Using 2D-PACE to trigger scan and supervise motion on Breath-Hold imaging
Qiong Zhang1 and Yuanyuan Kang1

1Siemens Shenzhen Magnetic Resonance Ltd, Shen Zhen, People's Republic of China


A simple 2D pace module was implemented in a Breath-Hold imaging work flow to trigger the normal scan and supervise the motion. Our preliminary experiments show that within the newly added module, images are more immune to respiratory motion artifacts and the detail of small structures are clearer.

Respiratory caused motion artifacts and blurring can be largely eliminated by patient breath-holding during image acquisition. However, artifacts were still obvious sometimes, since data acquisition started before patients hold breath or went through different breath-hold level on multi-breath hold situation. The problem happened especially on auto voice command scanning mode. In this work, a simple 2D PACE [1] module was implemented in Breath-Hold workflow to trigger and

Respiratory caused motion artifact and blurring could be largely eliminated by patients breath-hold during scanning. However, artifacts were still obvious sometimes, since data acquisition started before the patient hold breath or went through different breath-hold levels on multi-breath hold situations. The problem happened especially on auto voice command scanning mode. In this work, a simple 2D PACE [1, 2] module was implemented in Breath-Hold workflow to trigger and supervise data acquisition process; volunteers experiments were performed to validate the possible improvements.


A modified 2D FLASH [Fig 1 A] sequence was designed for scout motion, flip-angle 8 degree, asymmetric echo, PE lines 16. TR 6.5ms, a scout scanning of low-resolution image took less than 70ms. The supervised region was put over the dome of liver [Fig 1 B], and the entire workflow was described on Fig 2. Scout images acquiring at voice guided study phase was used to detect the diaphragmatic peaks and troughs of motion. The process requires only one respiratory cycle, during which the trigger position was determined. The MR technologist could further define at which positions data acquisition was permitted or excluded within a certain tolerance, typically 3-6 mm. The study phase was followed by formal scanning phases, during which scout images continued supervising the dome. Once the trigger position was arrived, scout scanning stopped and imaging scanning started. Furthermore, a scout image was also acquired after image scanning, the position information difference before and after image scan reflected inter-scanning motion , an experienced tolerance was set to trigger a re-scan.


In-vivo studies were performed on a 1.5 Tesla (T) MAGNETOM Aera scanner(Siemens Healthcare) with volunteers admitted for abdomen examination, an 18-channel body matrix coil was used, and 3 volunteers were tested with hasteT2 Multi-Breath-hold protocols (coronal and transversal) for abdomen imaging. The protocol parameters were follows. (1)For Haste coronal imaging: FOV = 400x400mm, TE/TR = 91/1180ms, BW/pixel = 700Hz, voxel = 1.6x1.6x6mm, TA = 50s, 33 slices with 20% slice gap, IPAT = 2; (2) For Haste transversal imaging: FOV 350X284mm, TE/TR=94/1320ms, WE/ pixel =710Hz, Voxel=1.1x1.1x6mm, TA = 49s, 30 slices with 20% slice gap. Obvious image quaulity improvements were detected on 2 cases of coronal imaging experiments[Fig 3, a-bi-d-e],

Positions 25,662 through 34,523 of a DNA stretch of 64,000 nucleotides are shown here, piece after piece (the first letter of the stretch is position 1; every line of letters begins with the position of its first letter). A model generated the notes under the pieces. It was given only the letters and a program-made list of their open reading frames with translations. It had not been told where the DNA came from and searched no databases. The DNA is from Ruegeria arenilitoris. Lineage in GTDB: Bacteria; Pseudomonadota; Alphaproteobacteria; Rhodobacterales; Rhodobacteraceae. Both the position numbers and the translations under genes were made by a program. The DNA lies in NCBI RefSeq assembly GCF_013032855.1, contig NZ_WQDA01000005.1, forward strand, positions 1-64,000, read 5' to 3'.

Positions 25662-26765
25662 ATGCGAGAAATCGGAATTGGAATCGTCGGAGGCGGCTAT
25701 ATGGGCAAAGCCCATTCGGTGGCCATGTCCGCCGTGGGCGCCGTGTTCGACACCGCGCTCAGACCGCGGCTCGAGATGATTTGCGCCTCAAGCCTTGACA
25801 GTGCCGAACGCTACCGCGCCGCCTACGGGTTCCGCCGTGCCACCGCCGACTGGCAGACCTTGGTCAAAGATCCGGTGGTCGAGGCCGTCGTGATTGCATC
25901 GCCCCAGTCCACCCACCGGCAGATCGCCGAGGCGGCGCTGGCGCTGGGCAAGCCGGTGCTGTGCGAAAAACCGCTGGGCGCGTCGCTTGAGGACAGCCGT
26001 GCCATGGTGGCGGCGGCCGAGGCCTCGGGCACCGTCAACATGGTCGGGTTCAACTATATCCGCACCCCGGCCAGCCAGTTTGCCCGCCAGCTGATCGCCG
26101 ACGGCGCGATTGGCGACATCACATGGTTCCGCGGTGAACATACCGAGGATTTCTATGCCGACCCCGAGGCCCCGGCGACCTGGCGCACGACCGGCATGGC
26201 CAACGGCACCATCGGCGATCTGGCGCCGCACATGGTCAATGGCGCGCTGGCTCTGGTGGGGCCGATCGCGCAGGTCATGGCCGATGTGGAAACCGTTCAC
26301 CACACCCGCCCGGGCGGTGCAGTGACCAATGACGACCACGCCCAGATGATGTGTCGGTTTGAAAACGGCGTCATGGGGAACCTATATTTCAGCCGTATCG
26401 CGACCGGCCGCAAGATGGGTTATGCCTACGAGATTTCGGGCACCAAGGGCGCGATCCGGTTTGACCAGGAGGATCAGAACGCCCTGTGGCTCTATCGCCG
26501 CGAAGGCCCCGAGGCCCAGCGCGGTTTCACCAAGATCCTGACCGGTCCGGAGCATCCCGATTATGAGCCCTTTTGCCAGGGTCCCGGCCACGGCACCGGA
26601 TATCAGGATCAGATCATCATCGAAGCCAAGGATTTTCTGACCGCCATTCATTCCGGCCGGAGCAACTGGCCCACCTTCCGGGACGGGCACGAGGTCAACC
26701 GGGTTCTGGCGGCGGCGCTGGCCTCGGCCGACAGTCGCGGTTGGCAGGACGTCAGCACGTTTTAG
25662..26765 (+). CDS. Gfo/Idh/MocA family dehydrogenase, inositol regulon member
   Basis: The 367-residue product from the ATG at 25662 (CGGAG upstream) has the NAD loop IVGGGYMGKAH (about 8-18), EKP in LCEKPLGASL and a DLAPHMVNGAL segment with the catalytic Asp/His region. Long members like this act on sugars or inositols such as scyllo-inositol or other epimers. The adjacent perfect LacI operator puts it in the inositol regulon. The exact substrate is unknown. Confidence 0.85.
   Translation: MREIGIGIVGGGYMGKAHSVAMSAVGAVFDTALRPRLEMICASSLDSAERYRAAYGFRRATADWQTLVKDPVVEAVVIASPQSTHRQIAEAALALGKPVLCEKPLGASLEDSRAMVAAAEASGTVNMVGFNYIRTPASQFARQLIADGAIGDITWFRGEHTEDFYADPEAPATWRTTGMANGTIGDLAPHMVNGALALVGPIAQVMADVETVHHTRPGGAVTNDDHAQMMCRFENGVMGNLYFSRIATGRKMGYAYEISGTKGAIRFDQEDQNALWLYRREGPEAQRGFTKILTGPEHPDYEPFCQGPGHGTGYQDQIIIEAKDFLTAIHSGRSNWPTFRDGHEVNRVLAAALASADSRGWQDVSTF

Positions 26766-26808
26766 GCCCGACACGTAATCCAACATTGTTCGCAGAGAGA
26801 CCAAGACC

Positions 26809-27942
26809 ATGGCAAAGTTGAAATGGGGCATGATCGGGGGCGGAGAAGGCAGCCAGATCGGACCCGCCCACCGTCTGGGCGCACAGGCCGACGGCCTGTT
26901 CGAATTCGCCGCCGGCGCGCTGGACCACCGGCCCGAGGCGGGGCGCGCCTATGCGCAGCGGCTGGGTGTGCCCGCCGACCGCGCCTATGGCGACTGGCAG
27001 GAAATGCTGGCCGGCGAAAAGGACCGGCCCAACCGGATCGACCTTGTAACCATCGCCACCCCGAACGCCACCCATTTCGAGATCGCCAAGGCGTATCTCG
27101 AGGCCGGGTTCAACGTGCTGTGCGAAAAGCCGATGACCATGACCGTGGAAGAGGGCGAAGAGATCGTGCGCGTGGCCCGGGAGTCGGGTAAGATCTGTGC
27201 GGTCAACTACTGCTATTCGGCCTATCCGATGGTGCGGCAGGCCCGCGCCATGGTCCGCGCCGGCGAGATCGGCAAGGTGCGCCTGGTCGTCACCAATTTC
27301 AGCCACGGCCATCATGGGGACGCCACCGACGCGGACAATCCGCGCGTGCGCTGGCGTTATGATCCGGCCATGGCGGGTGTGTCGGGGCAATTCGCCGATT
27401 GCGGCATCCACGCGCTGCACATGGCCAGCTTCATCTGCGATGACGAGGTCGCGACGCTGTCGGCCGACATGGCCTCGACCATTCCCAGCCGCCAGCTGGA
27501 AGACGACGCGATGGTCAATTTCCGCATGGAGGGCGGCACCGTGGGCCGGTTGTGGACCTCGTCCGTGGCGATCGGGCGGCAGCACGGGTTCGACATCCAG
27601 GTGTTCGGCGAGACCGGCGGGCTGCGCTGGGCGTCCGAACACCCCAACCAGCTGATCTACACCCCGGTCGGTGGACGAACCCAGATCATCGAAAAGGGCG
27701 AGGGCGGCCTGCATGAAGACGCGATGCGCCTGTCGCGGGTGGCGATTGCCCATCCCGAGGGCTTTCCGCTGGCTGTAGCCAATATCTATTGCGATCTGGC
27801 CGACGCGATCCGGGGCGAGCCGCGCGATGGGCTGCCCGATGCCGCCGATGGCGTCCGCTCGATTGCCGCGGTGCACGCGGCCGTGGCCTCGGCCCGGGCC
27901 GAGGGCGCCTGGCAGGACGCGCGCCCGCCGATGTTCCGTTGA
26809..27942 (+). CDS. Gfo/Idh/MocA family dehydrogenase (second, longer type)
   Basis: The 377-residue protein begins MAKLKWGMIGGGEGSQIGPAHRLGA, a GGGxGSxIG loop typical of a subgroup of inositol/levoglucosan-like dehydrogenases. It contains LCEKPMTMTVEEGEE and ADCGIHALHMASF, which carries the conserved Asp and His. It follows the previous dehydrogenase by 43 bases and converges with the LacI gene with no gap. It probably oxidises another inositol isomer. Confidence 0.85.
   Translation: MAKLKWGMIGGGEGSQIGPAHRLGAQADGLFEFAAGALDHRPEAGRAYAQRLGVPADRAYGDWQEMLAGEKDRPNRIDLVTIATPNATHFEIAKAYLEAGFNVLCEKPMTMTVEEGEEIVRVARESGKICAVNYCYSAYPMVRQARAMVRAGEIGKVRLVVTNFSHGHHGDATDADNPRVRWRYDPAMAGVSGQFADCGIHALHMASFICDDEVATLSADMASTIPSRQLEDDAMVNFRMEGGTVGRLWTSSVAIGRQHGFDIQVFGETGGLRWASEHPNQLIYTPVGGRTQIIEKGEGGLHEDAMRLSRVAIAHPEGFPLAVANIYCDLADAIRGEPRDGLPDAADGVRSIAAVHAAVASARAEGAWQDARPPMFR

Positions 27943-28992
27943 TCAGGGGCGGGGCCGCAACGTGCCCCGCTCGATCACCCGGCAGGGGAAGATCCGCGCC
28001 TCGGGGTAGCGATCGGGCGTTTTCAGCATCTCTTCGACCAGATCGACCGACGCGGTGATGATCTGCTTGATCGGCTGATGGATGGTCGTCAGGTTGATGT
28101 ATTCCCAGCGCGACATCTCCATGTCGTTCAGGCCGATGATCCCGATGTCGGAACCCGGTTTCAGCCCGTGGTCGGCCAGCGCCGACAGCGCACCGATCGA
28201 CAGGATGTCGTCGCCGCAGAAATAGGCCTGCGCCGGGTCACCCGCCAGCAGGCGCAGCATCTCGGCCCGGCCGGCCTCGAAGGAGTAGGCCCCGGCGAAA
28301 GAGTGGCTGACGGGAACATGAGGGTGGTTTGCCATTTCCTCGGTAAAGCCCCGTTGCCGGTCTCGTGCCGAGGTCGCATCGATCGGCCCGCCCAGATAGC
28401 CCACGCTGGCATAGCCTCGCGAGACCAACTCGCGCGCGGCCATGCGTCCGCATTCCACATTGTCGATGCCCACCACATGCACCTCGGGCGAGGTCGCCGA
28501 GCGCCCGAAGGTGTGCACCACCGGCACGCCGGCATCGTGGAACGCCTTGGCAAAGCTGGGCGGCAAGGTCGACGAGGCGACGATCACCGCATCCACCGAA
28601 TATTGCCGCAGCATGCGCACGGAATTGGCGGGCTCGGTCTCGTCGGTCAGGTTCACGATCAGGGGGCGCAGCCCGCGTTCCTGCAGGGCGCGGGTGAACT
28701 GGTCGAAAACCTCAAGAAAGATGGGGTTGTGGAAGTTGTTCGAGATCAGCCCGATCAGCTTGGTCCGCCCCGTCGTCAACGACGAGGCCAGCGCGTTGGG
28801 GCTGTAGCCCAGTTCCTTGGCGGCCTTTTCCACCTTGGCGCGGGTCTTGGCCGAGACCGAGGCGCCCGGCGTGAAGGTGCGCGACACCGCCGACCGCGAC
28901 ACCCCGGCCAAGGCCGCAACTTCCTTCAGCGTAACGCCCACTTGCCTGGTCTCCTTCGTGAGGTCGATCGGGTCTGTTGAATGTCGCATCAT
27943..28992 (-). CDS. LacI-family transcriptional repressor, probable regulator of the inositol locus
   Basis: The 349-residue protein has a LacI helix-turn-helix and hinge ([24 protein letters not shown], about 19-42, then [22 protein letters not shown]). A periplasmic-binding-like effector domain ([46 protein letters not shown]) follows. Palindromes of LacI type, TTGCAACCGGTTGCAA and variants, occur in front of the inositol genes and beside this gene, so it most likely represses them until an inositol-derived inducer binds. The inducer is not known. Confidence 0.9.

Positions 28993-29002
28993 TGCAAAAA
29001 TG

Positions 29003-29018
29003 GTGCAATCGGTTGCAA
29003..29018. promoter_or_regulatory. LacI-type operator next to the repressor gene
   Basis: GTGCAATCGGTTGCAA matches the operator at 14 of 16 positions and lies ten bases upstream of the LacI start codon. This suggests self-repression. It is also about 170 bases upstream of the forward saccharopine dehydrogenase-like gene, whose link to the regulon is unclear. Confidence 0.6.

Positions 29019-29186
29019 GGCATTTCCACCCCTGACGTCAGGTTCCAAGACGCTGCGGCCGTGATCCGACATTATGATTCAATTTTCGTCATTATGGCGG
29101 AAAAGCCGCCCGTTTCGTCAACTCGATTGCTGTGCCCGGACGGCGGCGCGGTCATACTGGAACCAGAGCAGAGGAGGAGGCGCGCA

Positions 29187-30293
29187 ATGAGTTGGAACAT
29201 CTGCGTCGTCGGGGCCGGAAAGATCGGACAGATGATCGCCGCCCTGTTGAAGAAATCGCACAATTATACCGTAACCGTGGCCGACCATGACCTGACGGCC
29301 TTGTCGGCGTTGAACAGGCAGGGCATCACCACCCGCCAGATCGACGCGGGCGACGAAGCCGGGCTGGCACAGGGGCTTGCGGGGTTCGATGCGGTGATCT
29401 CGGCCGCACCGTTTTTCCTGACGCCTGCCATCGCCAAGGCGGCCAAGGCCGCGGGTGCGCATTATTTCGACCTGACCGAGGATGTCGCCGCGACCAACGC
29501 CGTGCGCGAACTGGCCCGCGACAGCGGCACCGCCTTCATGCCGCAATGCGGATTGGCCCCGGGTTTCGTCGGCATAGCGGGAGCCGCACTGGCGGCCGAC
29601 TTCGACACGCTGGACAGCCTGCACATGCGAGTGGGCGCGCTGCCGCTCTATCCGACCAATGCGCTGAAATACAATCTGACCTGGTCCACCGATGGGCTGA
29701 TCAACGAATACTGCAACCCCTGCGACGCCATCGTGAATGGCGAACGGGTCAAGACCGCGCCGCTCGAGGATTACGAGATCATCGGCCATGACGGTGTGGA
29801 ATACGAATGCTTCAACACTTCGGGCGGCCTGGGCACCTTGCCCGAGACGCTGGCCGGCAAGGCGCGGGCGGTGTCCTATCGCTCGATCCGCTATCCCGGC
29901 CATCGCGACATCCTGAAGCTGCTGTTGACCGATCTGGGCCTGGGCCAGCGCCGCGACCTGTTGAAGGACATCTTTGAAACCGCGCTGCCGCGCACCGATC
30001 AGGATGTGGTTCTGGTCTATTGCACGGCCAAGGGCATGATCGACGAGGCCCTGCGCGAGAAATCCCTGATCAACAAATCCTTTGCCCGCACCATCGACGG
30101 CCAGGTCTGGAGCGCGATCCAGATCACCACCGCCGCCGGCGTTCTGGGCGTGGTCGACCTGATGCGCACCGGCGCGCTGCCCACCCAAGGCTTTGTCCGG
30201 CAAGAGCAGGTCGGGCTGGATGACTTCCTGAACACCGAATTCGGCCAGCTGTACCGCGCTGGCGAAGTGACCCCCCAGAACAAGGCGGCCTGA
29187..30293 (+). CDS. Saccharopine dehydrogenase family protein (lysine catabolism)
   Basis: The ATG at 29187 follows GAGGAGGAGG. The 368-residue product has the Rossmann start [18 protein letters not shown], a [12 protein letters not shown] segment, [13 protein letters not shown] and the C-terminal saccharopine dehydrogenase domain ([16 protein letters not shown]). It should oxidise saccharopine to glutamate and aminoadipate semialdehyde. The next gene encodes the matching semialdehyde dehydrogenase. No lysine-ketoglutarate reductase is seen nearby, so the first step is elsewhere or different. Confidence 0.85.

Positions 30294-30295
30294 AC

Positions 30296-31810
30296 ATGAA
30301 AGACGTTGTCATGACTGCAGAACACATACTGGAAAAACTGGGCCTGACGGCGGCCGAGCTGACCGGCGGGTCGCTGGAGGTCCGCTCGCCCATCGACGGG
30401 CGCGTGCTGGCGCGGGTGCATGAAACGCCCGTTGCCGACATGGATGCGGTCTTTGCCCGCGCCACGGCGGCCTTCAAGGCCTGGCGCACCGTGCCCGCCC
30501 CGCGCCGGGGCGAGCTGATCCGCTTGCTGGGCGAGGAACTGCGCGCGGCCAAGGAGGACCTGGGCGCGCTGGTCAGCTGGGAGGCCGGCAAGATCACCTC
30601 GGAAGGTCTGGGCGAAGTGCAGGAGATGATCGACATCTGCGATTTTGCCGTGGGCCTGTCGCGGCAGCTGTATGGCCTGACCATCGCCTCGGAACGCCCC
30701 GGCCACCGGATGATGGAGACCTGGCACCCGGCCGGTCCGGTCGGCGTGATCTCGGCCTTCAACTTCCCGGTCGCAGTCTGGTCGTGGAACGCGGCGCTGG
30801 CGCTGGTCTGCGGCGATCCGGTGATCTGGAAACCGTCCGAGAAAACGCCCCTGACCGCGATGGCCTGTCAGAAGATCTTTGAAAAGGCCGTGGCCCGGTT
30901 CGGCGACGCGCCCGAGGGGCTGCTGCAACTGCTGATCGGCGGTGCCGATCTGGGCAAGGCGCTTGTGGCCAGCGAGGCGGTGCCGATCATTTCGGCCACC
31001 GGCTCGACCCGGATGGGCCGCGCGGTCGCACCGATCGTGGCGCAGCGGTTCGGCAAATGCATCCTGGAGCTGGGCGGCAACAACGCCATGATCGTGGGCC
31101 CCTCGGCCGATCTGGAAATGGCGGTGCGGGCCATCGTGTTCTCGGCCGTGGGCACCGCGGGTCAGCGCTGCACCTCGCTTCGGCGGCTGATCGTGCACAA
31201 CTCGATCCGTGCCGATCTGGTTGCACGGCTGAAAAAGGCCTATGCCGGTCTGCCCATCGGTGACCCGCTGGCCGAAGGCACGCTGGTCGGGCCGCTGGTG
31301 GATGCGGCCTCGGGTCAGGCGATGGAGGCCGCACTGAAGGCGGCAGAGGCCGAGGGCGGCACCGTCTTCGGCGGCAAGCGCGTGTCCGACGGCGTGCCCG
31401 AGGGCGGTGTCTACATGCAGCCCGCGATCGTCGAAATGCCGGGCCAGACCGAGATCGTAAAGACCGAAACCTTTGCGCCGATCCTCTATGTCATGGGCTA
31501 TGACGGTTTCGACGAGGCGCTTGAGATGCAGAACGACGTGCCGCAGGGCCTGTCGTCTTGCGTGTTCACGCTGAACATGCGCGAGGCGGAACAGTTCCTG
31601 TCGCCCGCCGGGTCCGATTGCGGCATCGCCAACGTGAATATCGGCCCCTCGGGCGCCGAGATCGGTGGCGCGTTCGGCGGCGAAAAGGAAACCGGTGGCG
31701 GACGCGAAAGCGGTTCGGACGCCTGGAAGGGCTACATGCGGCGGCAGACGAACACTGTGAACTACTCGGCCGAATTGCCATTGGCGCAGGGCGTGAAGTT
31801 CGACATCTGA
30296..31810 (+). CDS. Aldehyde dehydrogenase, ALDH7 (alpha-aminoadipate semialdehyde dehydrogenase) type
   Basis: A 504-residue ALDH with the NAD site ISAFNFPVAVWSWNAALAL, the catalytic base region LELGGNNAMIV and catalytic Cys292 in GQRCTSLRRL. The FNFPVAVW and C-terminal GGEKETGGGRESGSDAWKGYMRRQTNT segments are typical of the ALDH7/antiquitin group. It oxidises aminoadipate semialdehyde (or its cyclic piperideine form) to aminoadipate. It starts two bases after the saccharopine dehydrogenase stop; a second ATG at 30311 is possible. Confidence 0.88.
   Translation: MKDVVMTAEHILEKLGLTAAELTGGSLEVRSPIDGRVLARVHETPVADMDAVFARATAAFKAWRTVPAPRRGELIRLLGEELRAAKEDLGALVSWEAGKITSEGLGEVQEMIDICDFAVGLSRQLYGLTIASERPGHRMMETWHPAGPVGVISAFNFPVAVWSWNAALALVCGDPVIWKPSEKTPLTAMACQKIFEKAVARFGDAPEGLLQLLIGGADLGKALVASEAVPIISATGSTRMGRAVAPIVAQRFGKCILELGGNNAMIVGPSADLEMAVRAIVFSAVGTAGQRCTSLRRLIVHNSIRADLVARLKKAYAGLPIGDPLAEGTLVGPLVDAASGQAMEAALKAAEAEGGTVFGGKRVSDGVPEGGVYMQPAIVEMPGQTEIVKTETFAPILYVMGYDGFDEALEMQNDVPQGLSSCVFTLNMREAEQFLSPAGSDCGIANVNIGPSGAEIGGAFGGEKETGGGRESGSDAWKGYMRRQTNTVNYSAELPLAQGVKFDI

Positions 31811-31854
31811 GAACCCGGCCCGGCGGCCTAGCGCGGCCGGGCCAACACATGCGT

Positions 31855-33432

which demonstrated that navigated breath hold scannings were more immune to respiratory related artifacts [Fig 3-d] and of same data acquisition efficiency as standard Breath hold method. in addition, the detail information of small structures much clearer [Fig3-e].


A novel image-based self-navigation approach was implemented on conventional Breath-Hold scanning workflow. our preliminarily experiments show abvious benefits for respiratory artifacts mitigation. In addition,the conventional Breath-hold mode (auto-voice command) didn’t consider that patients might not follow the voice command very well, while adding a supervision module could make the scanning less effected by motion and get more reliable image qualities.


No acknowledgement found.


[1] Michael V. McConnell, Vaibhav C, et, al. Prospective Adaptive Navigator Correction for Breath-Hold MR Coronary Angiography
[2] Zech CJ. J Magn Reson Imaging 2004; 20: 443-450.


Fig 1 [A] asymmetric FLASH kernel for scout imaging; [B] pace supervise region

Fig 2. The work-flow of voice guide PACE in Breath-Hold imaging

Fig 2 , compare between Breath-Hold imaging and pace-supervised Breath-Hold imaging ; [a] [b] and [c]were acquired with conventional Breath-Hold method; [d] ,[e] and [f] were acquired with pace-navigated Breath-hold method.

Motion artifacts are obviously find on [a] ( white arrow), and with pace guided Breath-Hold method, small structures or detail information was much clear and less effected by respiratory motion. There were no obvious differences on transversal images [c and f].

Proc. Intl. Soc. Mag. Reson. Med. 25 (2017)